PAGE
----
Roberts is renowned for its attractive retro-styled radios, and it claims to be the UK leader in portable radios. But our past few years of testing tell a different story.
Its radios have had a pretty mediocre run, with overall test scores averaging a stagnant 54-56% in each of the past three years.
Meanwhile, Pure’s radio scores and the quality of its products are creeping up, coming in at around 5% higher than Roberts radios. But the real star of the show is VQ, with average scores more than 10% higher in the two years to date. So should you switch to VQ for better sound quality?
Unfortunately, averages don’t provide the complete picture. We’ve found outstanding Best Buy radios from Roberts, Pure and VQ, but also models that don’t quite hit the mark. Our impartial reviews sort the good from the bad to save you from spending your money on a dud.
Jump straight to the good stuff and visit our best radios page.
Which radio brands got the highest score?
VQ has had an outstanding record in our testing over the past two years, producing some of the best-sounding radios our lab has seen recently. But you still need to choose wisely – one VQ radio we tested was so bad we made it a Don’t Buy, and we’ve given a fair few mediocre scores as well.
Pure’s radios have achieved a respectable average of around 60% over the past three years, despite releasing more radios than any other brand, and scores have slightly improved year on year. Pure has now opened up a clear lead over Roberts, which, despite producing some excellent models, has also released a lot of middling radios that aren’t a match for the competition.
The graph below charts the performance of these three top radio brands over the past three years to date. We test all radios for their sound quality, ease of use and features.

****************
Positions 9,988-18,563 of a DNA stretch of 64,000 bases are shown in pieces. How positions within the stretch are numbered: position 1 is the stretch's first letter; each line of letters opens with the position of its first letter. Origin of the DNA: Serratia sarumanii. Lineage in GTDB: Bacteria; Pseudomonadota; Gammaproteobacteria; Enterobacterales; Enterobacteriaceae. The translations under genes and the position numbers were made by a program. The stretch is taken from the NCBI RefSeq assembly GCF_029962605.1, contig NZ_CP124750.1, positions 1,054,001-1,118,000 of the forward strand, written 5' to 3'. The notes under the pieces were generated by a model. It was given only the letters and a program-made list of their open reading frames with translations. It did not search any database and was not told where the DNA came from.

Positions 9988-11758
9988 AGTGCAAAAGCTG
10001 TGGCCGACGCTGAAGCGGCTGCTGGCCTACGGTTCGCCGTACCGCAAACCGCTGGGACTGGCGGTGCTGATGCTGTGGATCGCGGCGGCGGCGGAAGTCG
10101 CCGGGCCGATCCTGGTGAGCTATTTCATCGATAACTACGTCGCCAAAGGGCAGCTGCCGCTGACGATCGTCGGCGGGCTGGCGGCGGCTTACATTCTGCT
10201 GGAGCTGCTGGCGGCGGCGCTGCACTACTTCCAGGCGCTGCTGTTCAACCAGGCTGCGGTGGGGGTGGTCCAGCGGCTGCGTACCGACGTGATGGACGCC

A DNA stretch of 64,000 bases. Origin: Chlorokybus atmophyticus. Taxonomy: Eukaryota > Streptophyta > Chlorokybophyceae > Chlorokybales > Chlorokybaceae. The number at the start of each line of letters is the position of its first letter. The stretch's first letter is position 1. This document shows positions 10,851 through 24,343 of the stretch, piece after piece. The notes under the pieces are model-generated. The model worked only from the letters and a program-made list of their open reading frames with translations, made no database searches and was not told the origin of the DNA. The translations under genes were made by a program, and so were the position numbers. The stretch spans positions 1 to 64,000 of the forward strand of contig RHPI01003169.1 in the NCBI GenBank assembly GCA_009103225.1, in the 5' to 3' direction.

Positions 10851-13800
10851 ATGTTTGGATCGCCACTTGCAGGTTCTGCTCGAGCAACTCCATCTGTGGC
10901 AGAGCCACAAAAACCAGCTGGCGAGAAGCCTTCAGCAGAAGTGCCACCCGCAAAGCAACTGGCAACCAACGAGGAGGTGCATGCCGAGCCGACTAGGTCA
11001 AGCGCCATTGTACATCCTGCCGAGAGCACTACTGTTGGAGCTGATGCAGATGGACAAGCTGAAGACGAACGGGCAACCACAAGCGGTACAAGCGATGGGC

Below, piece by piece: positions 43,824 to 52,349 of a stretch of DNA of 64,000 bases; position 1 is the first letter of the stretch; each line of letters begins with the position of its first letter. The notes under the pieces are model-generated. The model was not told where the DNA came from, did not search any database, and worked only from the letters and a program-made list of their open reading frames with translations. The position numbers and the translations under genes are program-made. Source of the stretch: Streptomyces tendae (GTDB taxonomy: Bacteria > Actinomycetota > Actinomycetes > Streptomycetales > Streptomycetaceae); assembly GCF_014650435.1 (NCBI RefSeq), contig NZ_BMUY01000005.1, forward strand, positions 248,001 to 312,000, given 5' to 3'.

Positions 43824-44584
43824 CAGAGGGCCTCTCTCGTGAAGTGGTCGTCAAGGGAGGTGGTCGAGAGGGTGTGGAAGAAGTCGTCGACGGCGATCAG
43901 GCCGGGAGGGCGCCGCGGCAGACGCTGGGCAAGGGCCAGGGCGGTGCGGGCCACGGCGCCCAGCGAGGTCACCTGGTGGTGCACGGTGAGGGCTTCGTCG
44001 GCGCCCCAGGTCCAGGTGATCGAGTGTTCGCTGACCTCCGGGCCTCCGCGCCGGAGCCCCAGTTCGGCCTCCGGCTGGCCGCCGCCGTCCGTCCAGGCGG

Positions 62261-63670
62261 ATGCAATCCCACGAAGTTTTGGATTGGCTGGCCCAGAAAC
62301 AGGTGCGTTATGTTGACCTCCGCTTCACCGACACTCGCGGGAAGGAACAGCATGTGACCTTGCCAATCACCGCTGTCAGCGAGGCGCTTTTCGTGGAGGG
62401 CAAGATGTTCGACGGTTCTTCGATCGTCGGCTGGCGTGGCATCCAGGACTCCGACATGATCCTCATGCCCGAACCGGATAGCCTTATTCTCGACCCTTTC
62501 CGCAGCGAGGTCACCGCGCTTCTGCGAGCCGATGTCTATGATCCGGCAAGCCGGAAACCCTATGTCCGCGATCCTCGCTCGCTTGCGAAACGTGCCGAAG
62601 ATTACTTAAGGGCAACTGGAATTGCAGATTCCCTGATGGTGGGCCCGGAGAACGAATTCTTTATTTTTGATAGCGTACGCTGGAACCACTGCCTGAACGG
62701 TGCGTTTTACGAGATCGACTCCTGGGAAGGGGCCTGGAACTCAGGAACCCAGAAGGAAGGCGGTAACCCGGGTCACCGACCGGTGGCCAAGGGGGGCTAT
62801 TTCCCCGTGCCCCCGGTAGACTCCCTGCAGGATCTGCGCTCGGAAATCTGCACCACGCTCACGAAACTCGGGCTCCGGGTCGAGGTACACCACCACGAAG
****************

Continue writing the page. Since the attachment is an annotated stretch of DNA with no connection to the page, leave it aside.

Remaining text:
Roberts vs VQ vs Pure: top DAB radio brand scores compared
We didn’t test radios from any other brand across all three of these year-to-date time periods, so we haven’t included them. This means we’ve excluded the other leading radio manufacturer, John Lewis – to find out if its models are worth considering, see our John Lewis radio reviews.
So what radios does VQ offer?
The quality of VQ’s radios is away ahead of the competition, despite them costing the same or little more at launch than those from Roberts and Pure. It makes a range of radios, from small alarm clock and portable radios, to larger models and even a top-of-the-range internet radio that aims for hi-fi-like sound quality.
Many of its radios have trendy retro styling, which has proved to be very popular with buyers in recent years. These retro VQ radios rival the timeless 1950s styling of the Roberts Revival range.
See some of the most recent models in VQ’s radios range below. Then check the reviews to find out whether they’re worth your money, or disappointing models to avoid.
VQ Monty, £88
The VQ Monty is a compact tabletop DAB+/FM radio with a handy carry handle. There’s an alarm and snooze function if you want to use it as a bedside radio, and Bluetooth allows you to stream music and access internet features via your smartphone.
Its wooden finish gives it a premium look over plasticky rivals, and VQ promises its sound quality offers ‘warmth and richness of tone’ like listening to vinyl records.
Find out whether this is the ideal radio for you in our VQ Monty review.